With Mono 2.8 we want to make it very easy for developers to use the LLVM powered Mono engine and the new Mono Garbage Collector.
Previously users had to build Mono from source code and choose as part of their build whether they wanted the Mono VM to be powered by LLVM or not and whether they wanted to use the Boehm GC or the new Generational GC. Typically users would have to keep multiple parallel Mono installations.
This is no longer necessary.
Mono 2.8 by default behaves just like any other Mono, by default you get the regular fast Mono JIT with the Boehm GC.
You can then pass the --llvm flag to instruct the Mono runtime to use LLVM for code generation (much slower to JIT, but produces better code for long-running applications or compute intensive applications).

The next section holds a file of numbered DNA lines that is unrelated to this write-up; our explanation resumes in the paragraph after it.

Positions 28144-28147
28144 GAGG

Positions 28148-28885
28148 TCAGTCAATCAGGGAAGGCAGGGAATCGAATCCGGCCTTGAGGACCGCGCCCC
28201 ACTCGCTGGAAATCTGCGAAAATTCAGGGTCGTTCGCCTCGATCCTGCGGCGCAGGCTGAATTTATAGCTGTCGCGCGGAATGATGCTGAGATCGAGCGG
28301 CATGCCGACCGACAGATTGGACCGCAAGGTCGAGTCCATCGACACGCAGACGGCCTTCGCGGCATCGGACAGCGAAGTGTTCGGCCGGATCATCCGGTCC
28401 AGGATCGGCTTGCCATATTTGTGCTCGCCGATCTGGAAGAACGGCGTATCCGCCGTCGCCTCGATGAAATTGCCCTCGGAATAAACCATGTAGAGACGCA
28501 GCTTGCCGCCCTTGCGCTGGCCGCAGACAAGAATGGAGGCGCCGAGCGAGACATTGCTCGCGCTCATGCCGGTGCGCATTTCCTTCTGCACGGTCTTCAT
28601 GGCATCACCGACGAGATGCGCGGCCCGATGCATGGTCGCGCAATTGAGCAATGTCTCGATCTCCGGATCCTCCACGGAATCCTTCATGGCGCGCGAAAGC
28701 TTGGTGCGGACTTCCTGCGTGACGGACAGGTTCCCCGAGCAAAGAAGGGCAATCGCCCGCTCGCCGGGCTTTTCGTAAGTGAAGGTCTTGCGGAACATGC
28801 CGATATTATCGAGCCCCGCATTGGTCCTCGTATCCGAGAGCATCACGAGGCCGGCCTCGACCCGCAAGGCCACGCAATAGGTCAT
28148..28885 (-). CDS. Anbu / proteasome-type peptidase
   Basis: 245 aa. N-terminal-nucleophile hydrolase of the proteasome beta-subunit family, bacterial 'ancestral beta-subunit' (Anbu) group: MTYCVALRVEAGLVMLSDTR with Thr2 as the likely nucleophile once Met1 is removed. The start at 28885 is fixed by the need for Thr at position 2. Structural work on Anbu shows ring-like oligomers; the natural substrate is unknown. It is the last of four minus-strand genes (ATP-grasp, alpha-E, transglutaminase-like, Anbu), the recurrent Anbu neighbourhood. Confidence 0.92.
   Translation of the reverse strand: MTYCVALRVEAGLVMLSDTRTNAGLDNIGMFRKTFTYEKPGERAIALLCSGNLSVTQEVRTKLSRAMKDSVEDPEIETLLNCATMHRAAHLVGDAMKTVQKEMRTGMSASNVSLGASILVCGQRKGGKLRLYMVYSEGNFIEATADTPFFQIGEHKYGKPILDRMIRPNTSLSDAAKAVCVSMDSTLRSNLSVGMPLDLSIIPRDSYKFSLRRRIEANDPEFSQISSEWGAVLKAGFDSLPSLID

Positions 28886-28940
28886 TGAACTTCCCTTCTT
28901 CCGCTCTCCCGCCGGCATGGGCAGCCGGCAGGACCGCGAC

To use the new garbage collector you pass the --gc=sgen command line argument.
We wanted users to try LLVM, SGen or the LLVM/Sgen combination without having to modify all of their launch scripts or existing tools so we introduced a new environment variable that Mono parses on startup, the MONO_ENV_OPTIONS variable.
Mono will parse the contents of the MONO_ENV_OPTIONS variable as if the arguments had been passed in the command line, so you could do a full bootstrap of Mono's class libraries with both by doing:
$ export MONO_ENV_OPTIONS="--llvm --gc=sgen" $ make
How to test LLVM and SGen
Update: Both the --gc=sgen and --llvm options depend on your architecture and operating system being supported by SGen and LLVM and depend on you compiling your runtime with these features.
SGen will be automatically enabled if your OS/architecture is supported when you run configure.
LLVM requires the installation of the LLVM libraries. We strongly recommend that you use our modified version of LLVM that has been extended to support various constructs required by .NET.
For more information on compiling LLVM and building your Mono with it, see our web page